"A punchy little comedy of manners. . . . Think Jane Austen in the Catskills." --Chicago Tribune
"A tale of delicious revenge." --USA Today
"A funny, knowing novel about how love really does conquer all. . . . Thanks to Lipman's deft touch, the novel . . . rivals her own best work for its understanding of the way smart, opinionated people stumble toward happiness." --Glamour
"Delightful. . . . [A] witty romantic comedy." --The New York Times Book Review
Lipman waltzes fearlessly through a minefield of loaded subjects AntiSemitism, intermarriage, ethnic cuisine and Anne Frank in this witty romantic comedy.
Seamlessly written. . .resonates both intelligence and sweetness.
A story of Jews and Gentiles, this very funny novel begins with a segregated inn in Vermont and ends with all the characters getting their comeuppance. In its skewering of assimilation and cultural diversity, it is reminiscent of Gish Jen's Mona in the Promised Land (LJ 3/15/96), only here Lipman uses Christians, not Chinese, to tweak social consciousness.
Natalie Marx is shocked when, in response to an inquiry, her mother receives a note from the proprietor of the Inn at Lake Devine baldly stating that the guests who feel most comfortable there are Gentiles. Natalie inveigles an invitation from a friend to go to the inn and thereby sets off a lifelong fascination with breaking the rules. Both entertaining and thought-provoking, this delightful new work is highly recommended for all fiction collections.
--Molly Abramowitz, Silver Spring, MD
Lipman waltzes fearlessly through a minefield of loaded subjects -- AntiSemitism, intermarriage, ethnic cuisine and Anne Frank -- in this witty romantic comedy.
A funny, knowing novel about how love really does conquer all.
Lipman (Isabel's Bed, 1995, etc.) again celebrates romance grounded in the real world as she wittily details love's rout of prejudice by two young couples.
Natalie Marx is the Jewish narrator of this good-humored tale of lovers of different faiths, who find happiness and even manage to be accepted by their initially not-so-happy parents. Natalie's family, who live in Massachusetts, summered each year in the 1960s either at the beach or on the lakes; one summer, in response to an inquiry her mother addressed to the Inn at Lake Devine in Vermont, a letter came from the proprietor, Ingrid Berry, saying that their guests were all Gentiles. Young Natalie was both angry and intrigued. She finessed a summer in her teens at the Inn by befriending WASP Robin Fife, whom she met at a summer camp, and then found both the Fife family and the Inn bland and boring. Now in 1970s Boston, Natalie, training to be a chef after college, runs into Robin, who asks her to come to her wedding at the Inn: She's marrying Nelson Berry, Ingrid's eldest son. Natalie goes, and cooks up a storm as the families grieve after Robin is killed on her way to Vermont, then falls for Kris, the younger Berry son. Neither the Marxes nor the Berrys are pleased. But their biases are nicely balanced when Linette Feldman, whose family owns a kosher hotel in the Catskills, falls for Nelson Berry, and her parents have also to be brought round. Love wins out, of course, thanks to perseverance and good sense.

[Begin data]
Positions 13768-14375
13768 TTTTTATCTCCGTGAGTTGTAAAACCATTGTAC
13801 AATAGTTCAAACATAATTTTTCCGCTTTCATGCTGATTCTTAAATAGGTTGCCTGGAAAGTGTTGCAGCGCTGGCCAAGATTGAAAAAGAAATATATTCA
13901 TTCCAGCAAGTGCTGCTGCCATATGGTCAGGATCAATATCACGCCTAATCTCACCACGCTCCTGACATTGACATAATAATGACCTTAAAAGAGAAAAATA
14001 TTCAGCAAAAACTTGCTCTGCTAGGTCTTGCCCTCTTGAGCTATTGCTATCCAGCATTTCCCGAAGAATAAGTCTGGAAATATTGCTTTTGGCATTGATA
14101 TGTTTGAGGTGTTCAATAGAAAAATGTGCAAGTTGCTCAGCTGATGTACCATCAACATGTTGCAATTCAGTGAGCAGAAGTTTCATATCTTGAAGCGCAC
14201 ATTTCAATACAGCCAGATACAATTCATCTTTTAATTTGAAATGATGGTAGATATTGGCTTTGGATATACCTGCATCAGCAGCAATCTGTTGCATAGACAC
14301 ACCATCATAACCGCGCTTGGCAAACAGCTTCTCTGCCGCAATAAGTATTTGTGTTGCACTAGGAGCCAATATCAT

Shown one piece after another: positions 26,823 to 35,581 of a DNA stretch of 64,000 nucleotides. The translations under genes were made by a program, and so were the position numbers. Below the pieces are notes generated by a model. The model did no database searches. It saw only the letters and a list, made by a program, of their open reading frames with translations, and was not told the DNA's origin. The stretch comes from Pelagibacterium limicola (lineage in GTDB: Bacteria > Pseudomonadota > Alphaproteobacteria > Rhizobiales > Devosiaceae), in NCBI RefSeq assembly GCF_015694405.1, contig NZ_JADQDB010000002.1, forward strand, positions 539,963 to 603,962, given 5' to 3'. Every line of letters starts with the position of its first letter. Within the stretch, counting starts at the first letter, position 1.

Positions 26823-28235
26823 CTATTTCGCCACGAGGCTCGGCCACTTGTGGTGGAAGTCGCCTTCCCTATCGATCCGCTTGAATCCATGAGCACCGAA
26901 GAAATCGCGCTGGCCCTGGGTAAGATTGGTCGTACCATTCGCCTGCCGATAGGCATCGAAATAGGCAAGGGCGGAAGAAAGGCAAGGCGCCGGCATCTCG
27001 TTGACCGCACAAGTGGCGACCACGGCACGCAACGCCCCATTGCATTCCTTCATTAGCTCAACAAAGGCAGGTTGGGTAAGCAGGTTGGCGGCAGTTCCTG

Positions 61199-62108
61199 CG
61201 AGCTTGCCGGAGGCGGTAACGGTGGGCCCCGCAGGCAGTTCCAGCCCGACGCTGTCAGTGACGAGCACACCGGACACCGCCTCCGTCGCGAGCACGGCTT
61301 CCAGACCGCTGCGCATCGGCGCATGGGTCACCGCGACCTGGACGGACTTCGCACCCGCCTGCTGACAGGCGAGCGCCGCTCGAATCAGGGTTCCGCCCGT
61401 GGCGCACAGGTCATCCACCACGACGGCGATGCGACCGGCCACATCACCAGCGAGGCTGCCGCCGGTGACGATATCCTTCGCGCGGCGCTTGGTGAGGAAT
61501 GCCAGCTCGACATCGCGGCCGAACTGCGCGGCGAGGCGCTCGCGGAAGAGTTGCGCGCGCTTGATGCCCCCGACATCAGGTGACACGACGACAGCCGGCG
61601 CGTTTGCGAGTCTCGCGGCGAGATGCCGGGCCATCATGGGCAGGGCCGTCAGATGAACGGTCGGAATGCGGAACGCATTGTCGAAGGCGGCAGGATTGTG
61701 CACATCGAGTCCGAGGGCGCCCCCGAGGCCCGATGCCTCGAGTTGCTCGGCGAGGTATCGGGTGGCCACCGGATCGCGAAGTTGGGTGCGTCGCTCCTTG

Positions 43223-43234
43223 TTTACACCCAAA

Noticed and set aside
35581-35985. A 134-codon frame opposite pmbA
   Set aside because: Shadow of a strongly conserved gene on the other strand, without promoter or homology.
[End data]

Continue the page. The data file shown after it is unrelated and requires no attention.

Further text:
An upbeat and amusing romp through what is usually a minefield, by a writer who deftly makes her points but never preaches.